After surging a bit during the week ended October 12, mortgage rates
barely moved according to the Primary Mortgage Market Survey conducted by Freddie
Mac for the week ended October 19.
The average rate for the 30-year fixed-rate mortgage was 6.36 percent last
week compared to 6.37 the week before. Points and fees were unchanged at 0.5.
The other mortgage products showed a similar lack of movement. The 15-year
fixed-rate mortgage was unchanged at 6.06 percent with 0.5 points. The Treasury-indexed
5-year adjustable rate mortgage (ARM) averaged 6.11, up one basis point from
the previous week although fees and points declined from 0.6 to 0.5. The One-year
Treasury-indexed ARM was also up one basis point to 5.57 and fees and points
increased from 0.7 to 0.8.
One year ago the 30-year FRM averaged 6.10 percent, the 15-year FRM was at
5.65 percent and the five-year and one-year ARMs were at 5.59 percent and 4.89
Frank Nothaft, Freddie Mac's vice president and chief economist attributed
the stagnant rates to a vigil by a market awaiting this week's Federal Reserve
meeting. "General consensus," he said, "leans heavily toward the notion that
the Fed will not raise rates at that meeting, taking upward
pressure off mortgage rates this week."
"A rate change in either direction would impact short-term rates more
directly, but what the Fed says in its statement can have an impact on long-term
rates." (At 3 p.m. Wednesday the Fed announced it was holding the Federal
Funds Rate constant at 5.25 percent.)
As of mid-afternoon Wednesday the Mortgage Bankers Association had not released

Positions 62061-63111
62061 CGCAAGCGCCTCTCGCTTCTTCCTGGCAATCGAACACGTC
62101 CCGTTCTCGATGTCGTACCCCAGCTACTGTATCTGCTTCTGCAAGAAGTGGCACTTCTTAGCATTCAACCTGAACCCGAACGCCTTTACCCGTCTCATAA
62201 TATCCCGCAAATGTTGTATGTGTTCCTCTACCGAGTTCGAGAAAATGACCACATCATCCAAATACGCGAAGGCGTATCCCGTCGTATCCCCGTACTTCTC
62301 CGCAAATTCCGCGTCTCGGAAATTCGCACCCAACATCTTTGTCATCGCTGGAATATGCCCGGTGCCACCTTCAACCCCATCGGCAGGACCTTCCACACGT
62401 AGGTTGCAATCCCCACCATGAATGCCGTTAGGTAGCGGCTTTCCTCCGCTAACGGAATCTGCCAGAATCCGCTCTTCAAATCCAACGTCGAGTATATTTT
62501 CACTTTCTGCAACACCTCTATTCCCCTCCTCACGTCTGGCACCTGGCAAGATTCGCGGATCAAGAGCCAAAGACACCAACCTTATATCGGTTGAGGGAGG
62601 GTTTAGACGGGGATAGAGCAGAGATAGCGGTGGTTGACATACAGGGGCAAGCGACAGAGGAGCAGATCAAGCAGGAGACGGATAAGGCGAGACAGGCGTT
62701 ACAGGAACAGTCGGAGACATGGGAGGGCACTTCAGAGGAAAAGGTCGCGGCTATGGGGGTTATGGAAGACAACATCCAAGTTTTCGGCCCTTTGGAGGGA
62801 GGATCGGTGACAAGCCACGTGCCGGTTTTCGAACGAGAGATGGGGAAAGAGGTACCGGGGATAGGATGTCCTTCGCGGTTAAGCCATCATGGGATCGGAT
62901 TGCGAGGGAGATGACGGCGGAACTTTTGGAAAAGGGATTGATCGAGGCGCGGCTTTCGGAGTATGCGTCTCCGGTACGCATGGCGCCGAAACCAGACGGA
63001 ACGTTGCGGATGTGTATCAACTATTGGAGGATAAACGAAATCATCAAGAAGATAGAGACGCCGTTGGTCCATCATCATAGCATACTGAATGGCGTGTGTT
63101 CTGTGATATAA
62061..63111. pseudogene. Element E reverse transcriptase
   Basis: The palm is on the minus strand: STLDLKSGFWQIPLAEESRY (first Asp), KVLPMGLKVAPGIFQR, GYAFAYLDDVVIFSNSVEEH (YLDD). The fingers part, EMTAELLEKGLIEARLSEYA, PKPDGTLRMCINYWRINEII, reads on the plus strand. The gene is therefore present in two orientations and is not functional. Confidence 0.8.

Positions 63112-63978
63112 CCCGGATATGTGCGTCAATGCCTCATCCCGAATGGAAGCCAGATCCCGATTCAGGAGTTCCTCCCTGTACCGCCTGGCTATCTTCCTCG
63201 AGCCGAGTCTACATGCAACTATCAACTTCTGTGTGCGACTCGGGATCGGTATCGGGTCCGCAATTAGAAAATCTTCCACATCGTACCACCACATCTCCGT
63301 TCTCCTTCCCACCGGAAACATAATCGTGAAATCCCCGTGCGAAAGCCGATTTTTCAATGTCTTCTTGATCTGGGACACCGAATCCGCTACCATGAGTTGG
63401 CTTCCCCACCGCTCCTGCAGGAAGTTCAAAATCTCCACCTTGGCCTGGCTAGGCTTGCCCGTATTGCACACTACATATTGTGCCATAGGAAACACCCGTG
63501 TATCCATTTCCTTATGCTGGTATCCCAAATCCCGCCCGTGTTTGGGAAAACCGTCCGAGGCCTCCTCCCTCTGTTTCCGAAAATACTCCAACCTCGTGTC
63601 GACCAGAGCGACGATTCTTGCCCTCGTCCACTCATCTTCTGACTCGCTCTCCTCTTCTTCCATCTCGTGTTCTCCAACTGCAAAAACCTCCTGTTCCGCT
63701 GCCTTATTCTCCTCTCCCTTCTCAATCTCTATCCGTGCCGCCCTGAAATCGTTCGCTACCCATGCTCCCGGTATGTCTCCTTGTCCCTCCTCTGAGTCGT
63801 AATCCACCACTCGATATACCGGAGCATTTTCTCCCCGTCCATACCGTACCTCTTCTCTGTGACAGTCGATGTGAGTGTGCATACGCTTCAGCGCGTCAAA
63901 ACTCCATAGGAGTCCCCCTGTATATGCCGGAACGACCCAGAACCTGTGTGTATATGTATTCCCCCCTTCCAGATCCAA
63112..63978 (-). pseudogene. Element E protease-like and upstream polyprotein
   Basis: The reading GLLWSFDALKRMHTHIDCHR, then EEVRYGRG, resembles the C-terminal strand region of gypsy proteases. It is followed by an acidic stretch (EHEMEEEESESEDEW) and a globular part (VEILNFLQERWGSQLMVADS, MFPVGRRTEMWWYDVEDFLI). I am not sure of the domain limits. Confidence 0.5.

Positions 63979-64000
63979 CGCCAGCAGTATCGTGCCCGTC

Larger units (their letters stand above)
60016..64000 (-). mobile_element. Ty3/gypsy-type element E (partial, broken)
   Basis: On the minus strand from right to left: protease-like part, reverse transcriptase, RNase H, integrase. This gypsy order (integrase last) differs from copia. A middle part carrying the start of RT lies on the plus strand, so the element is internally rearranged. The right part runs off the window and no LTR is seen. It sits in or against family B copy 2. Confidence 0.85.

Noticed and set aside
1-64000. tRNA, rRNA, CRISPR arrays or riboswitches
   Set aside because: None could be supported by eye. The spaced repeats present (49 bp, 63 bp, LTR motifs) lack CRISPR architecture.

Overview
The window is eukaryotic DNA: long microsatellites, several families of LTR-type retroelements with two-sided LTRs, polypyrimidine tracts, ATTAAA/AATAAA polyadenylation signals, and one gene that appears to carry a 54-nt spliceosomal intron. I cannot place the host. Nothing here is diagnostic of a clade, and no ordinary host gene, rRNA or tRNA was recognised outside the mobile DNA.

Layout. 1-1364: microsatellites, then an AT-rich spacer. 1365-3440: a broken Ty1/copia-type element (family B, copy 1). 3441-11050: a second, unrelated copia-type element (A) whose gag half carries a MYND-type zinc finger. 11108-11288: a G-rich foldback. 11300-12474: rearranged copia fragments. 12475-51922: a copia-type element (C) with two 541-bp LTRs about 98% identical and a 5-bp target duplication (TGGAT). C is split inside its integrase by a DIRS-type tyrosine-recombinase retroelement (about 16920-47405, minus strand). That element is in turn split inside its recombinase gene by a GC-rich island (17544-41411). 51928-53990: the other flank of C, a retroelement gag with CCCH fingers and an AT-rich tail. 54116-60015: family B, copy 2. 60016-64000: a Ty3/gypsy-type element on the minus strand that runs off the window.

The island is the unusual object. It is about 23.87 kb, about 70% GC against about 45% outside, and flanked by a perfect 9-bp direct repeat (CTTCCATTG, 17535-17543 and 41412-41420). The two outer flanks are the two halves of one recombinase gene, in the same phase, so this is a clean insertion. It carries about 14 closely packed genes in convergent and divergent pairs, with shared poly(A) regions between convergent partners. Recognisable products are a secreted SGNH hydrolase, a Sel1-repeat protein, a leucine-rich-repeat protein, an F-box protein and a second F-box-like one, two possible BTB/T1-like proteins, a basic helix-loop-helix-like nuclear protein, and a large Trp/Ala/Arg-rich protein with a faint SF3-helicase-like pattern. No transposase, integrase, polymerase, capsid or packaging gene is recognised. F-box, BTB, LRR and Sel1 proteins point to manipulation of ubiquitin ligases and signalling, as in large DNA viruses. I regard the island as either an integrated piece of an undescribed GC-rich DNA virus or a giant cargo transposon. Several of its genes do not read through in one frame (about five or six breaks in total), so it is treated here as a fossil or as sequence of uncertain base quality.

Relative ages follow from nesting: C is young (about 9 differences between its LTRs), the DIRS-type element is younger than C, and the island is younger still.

its weekly mortgage survey results, possibly because the organization is winding
up its annual conference in Chicago. They have, however, released the results
of their Mortgage Originations Survey for the first half of
The survey's results show a decrease of 16 percent since the
last half of 2005 in overall mortgage originations, the result of a 10 percent
decline in mortgages used to purchase homes and a 22 percent decrease in refinancing
applications. The survey, however, showed a continued demand for exotic mortgages
such as interest-only (IO) and optional payment products.
only loans accounted to 26 percent of all originations during the first
half of the year with fixed rate interest only loans making up 24 percent of
all interest only loans compared to 13 percent the last half of last year. Payment
option mortgages represented 15 percent of the dollar volume of loan activity
during the survey period compared to 8 percent in the previous two quarters.
"In the context of a decelerating housing market and a slowing of overall
mortgage originations activity, consumers continued to choose IOs and payment
option loans in the first half of 2006," said Doug Duncan, MBA's chief
economist and senior vice president of research and business development. "In
particular, fixed-rate IO volume increased markedly. As expected, consumers
respond to changing opportunities in the marketplace, but it looks like these
products serve an important need."
Almost one in three home purchases in the first half of 2006 were made by first-time
homebuyers. The average loan amount taken by these buyers was $189,883,
significantly less than the average loan amount of $236,517 for non first-time
Subprime mortgage originations decreased 30 percent in terms of both aggregated
value and sheer numbers and composed 19 percent of all originations during the
study period. 55 percent of subprime
mortgages were written for refinancing compared to 60 percent during the
previous period and 75 percent of those refinance originations were written
with a cash-out component compared with 88 percent in the last half of 2005.
Subprime loans for home purchases declined 25 percent from 2005 to 2006 while
prime loans for purchase purposes were down only 6 percent. One in four subprime
purchase loans were taken out by first time home buyers.
Subprime loan amounts which averaged 186,790 in the second half of 2005 were
up to $200,167 in the first two quarters of this year and 67 percent of originations
were adjustable rate products including interest only loans compared to an ARM
share of 74 percent in the second half of 2005.
We will report briefly on the rates and mortgage loan activity reported by MBA
for the week ended October 20 when the figures are released.